On the other note, yes, larger holes (1/4" - 3/8") would probably be in the right ballpark. Might even need less holes at those larger sizes.
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John Chilese: Las Vegas, NV
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Watty
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« Reply #19 on: May 07, 2009, 08:13 PM »

I am one that flies a LOT inverted... in fact, an inverted hover is the most comfortable place to sit for me. I think this is mostly because of my heavy breaks like lasapcheong mentioned. I have actually tried swapping the top and bottom lines on the handles just because I was kind of bored...... Frankly, it didn't end well. With my hands on the foam of the handles, It was difficult to get good leverage on the break lines to let it fly inverted. Plus, it felt strange O_o.

Also, there is really not a whole lot of friction going on between the lines when flying inverted to really worry about it. Most of the time, the lines don't even touch, and if they do, it is only slightly. If one is worried about wearing down one's lines, one might as well try spinning the handles while making the kite do a cartwheel.
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tonycarl60
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« Reply #20 on: May 07, 2009, 10:51 PM »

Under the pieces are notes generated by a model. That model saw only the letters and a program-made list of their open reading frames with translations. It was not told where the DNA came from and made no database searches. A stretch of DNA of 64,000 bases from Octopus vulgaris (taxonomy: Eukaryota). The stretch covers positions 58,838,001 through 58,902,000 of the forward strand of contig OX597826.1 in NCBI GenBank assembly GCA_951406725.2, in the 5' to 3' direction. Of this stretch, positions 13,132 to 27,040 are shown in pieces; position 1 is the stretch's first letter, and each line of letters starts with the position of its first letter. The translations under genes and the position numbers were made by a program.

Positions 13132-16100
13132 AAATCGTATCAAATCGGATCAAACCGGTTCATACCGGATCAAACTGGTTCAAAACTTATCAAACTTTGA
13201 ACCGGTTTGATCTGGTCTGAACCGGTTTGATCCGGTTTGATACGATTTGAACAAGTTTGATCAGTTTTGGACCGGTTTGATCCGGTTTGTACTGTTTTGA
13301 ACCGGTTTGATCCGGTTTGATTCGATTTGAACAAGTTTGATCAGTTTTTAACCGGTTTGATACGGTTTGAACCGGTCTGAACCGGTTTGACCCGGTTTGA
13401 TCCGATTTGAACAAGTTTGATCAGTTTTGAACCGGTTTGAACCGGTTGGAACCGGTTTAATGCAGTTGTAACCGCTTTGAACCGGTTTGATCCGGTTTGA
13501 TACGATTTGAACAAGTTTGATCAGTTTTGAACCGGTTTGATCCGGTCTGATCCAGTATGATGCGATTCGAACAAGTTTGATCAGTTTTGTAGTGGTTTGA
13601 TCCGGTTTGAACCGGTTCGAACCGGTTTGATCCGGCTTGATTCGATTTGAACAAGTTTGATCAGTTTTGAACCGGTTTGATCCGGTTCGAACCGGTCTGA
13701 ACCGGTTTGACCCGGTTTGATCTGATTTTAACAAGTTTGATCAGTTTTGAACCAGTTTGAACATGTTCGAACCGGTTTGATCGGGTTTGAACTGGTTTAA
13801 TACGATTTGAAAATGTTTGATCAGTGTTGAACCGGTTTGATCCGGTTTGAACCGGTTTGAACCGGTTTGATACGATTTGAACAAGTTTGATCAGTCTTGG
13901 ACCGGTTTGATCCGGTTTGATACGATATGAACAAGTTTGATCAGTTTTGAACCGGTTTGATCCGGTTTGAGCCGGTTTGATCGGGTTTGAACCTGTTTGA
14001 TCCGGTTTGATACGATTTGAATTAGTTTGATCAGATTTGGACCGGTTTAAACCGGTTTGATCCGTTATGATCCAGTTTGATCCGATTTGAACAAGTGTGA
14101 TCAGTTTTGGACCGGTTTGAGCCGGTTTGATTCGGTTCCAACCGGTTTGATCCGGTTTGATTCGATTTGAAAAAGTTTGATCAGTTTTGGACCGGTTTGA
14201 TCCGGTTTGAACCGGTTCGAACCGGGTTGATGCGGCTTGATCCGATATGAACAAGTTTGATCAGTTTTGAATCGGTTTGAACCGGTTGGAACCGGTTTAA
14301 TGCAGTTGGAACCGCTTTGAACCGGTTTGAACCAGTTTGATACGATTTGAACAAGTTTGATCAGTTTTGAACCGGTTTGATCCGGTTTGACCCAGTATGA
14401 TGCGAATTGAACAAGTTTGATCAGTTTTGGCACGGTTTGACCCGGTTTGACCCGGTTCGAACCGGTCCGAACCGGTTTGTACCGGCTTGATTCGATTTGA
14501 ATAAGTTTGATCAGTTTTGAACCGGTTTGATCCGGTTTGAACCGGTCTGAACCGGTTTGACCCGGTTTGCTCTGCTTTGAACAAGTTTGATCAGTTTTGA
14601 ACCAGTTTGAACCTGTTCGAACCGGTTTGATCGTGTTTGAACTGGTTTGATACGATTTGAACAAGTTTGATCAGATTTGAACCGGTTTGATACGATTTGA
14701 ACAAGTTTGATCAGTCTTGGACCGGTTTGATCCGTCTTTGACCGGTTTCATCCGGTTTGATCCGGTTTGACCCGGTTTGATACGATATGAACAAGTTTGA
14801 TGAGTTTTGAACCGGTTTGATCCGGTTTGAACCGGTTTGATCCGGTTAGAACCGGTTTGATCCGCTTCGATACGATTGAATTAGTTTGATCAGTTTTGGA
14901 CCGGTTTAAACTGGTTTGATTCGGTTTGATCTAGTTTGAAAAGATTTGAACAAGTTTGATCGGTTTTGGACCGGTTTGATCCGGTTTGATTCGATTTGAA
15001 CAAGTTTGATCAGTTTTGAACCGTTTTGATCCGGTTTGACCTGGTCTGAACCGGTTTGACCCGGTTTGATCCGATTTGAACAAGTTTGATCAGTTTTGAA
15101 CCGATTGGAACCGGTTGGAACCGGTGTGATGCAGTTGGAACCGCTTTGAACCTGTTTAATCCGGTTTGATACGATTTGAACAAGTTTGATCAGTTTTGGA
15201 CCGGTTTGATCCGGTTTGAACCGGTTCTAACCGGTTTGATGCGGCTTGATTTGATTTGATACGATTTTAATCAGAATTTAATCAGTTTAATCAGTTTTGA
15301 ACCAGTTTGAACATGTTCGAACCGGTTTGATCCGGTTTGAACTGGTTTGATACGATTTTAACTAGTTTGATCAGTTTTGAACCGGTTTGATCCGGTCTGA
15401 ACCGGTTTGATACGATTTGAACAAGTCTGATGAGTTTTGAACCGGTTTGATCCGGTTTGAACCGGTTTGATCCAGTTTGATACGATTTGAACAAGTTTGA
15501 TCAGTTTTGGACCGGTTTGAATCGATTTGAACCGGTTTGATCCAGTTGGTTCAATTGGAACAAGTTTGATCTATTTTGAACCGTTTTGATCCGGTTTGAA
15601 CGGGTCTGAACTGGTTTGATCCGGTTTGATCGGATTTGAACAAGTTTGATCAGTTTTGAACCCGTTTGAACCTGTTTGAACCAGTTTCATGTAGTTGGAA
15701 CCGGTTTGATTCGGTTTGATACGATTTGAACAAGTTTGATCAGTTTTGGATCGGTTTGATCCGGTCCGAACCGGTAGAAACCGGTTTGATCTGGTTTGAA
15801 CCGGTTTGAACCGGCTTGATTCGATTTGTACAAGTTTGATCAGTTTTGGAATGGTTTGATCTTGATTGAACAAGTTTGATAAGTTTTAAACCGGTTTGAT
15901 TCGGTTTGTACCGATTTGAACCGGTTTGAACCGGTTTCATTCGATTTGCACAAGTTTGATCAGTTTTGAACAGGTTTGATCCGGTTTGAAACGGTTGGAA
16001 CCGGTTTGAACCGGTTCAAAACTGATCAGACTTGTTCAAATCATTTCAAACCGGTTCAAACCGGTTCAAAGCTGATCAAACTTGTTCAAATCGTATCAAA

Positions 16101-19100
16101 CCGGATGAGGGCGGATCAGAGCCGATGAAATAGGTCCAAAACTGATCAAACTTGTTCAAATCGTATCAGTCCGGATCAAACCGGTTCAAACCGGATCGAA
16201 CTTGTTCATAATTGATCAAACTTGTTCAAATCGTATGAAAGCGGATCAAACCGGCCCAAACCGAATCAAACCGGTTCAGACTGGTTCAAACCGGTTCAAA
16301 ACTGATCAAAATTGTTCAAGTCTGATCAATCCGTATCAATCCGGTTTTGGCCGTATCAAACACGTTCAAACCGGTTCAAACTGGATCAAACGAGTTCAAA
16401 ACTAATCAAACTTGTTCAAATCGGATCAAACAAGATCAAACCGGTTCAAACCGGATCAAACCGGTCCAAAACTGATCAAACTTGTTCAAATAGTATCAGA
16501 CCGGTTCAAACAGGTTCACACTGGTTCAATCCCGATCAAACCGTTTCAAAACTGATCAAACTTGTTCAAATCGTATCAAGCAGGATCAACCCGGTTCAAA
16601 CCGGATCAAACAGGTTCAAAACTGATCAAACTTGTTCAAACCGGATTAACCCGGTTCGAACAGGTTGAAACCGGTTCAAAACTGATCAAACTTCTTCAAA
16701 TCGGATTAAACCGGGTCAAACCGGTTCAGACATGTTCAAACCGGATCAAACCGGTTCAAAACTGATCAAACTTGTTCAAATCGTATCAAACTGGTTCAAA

One time I put the wing of a r/c glider on upside down so I could fly the glider easier inverted. Smiley
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kitelover
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« Reply #21 on: May 08, 2009, 08:09 AM »

John,  If we made wheels square, we might not need parking brakes on cars. Hmm, just a thought. Or is it?
Seriously though, it took sooo many hours before that inverted/crossed lines thing became second nature, I'm really having a problem with your idea. Step away from the Rev. buddy.
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chilese
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« Reply #22 on: May 08, 2009, 09:37 AM »

Well then, we just start teaching new fliers with the upside down setup. They won't know it's not normal. And they will ultimately have the upside down hover without lines crossed experience.

BTW, kitelover, I don't fly Revs too often (maybe once a month). Just like to give the Rev fliers food for thought. Remember, the more lines attached to your kite, the more of an anal retentive control freak you are (and I say that with love  Kiss).
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John Chilese: Las Vegas, NV
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kiten00b
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« Reply #23 on: May 08, 2009, 09:44 AM »

if crossed lines is such an issue, why don't you fly with a control bar that you can twirl like a baton as your lines wrap?
as long as you're using modern kite lines and not string from the hardware store, a few twists in the line has a negligible  effect on flying